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Showing blog posts tagged with "Storytelling"

The Therapeutic Value of Theater

In the same way a play can profoundly influence audience members, leave them emotionally moved or even drained, it can have a powerful effect on a person struggling with personal or emotional challenges, addiction or even serious community issues. That’s why drama or theater projects are often used therapeutically, and Cleveland has a number of programs that are designed to help different populations, including people with drug and alcohol addictions, HIV/AIDS patients, and even women serving time in prison.

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Categories: Artists, artsandhealth, Cleveland, Education, research, Storytelling, Theater | comments

To Join the Union or Not: That is the Question

Local author and playwright, Christopher Johnston expands on findings from CPAC's latest economic impact study, Staging Cleveland:

For Marc Moritz, the decision to join the Actors’ Equity Association (aka, Equity) union was a no-brainer. He’d been acting since he was six and was three years into his theater studies at Kent State University, when he decided it was time to just go pro.

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Categories: Artists, Economy, Jobs, research, Storytelling, Theater | comments

TV and Radio Are Allies for the Theater Industry

Local author and playwright, Christopher Johnston expands on findings from CPAC's latest economic impact study, Staging Cleveland:

As soon as you hear Leilani Barrett’s rich baritone voice, you know that he was destined to be a Shakespearian actor and do commercial work on the side. Many Cleveland theater actors such as Barrett also work in film, television and commercials for TV or radio or corporate use to increase their income...

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Categories: Artists, Economy, Storytelling, Theater | comments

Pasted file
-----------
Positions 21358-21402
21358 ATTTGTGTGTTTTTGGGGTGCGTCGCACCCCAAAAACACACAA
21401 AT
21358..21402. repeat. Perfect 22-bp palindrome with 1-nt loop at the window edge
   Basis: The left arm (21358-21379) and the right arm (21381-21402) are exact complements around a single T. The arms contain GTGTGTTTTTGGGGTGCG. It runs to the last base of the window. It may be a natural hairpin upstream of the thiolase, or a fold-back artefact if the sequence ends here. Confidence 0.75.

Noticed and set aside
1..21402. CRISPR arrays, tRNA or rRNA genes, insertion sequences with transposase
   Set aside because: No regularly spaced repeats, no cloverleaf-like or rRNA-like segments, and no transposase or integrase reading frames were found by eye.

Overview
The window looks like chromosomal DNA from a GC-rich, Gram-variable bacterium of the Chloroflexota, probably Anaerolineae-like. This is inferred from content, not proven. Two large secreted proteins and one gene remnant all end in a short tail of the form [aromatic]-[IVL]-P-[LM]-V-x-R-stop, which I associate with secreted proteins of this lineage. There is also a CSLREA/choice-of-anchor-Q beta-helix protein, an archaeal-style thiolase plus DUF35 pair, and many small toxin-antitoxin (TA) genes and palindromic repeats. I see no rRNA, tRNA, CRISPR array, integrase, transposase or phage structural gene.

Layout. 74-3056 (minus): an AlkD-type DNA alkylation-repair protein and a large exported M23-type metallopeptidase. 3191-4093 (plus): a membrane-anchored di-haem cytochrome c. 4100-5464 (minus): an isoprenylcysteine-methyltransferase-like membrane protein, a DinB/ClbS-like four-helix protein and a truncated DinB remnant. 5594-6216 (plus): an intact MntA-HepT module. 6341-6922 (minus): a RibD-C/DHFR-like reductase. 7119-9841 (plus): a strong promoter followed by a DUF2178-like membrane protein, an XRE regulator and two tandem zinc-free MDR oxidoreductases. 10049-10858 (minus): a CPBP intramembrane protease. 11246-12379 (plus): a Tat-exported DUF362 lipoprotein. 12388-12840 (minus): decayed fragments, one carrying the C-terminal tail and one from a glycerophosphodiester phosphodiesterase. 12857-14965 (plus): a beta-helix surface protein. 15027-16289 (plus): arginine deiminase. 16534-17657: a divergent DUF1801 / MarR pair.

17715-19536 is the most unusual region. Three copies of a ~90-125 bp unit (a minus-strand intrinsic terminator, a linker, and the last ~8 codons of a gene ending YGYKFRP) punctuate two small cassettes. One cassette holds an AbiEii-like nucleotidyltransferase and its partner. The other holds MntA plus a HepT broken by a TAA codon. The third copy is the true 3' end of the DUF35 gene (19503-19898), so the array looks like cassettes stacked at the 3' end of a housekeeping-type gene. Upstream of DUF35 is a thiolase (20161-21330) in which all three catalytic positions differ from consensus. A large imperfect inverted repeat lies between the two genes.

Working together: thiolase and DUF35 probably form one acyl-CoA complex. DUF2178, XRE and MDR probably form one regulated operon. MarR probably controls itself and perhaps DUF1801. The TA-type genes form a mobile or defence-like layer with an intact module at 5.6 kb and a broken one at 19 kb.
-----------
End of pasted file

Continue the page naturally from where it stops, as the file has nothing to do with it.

Speak For Yourself (Guest blog by Imad Rahman)

One of the most common logical fallacies some writers of color, or some writers of color born outside the U.S., encounter is one of representation (this is somewhat akin to the ‘You speak English very well’ conversational gambit some well-meaning strangers employ). You are automatically drafted into the position of ambassador, or spokesperson, for your entire ethnic community. You are supposed to write about them, voice their concerns, represent their emotional truths, chart their logistical realities, reveal their deepest darkest secrets, make them accessible through their flaws. In short, a personal truth is expected to become the Universal Truth. And truth, of course, is much murkier than a zero-sum game.

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Categories: literature, Race, Storytelling, writer | comments

It's not about my feelings

Photo by Steve Wagner

"Incendiaries" photo by Steve Wagner

I’m fortunate to be part of an artistic community that values and supports risky experimental work. By risky, I mean just that. There is a fair portion of this work that fails. It may confuse or perhaps even offend the audience. But that is what artists and innovators do, they embark on journeys often unsure of where they will end up.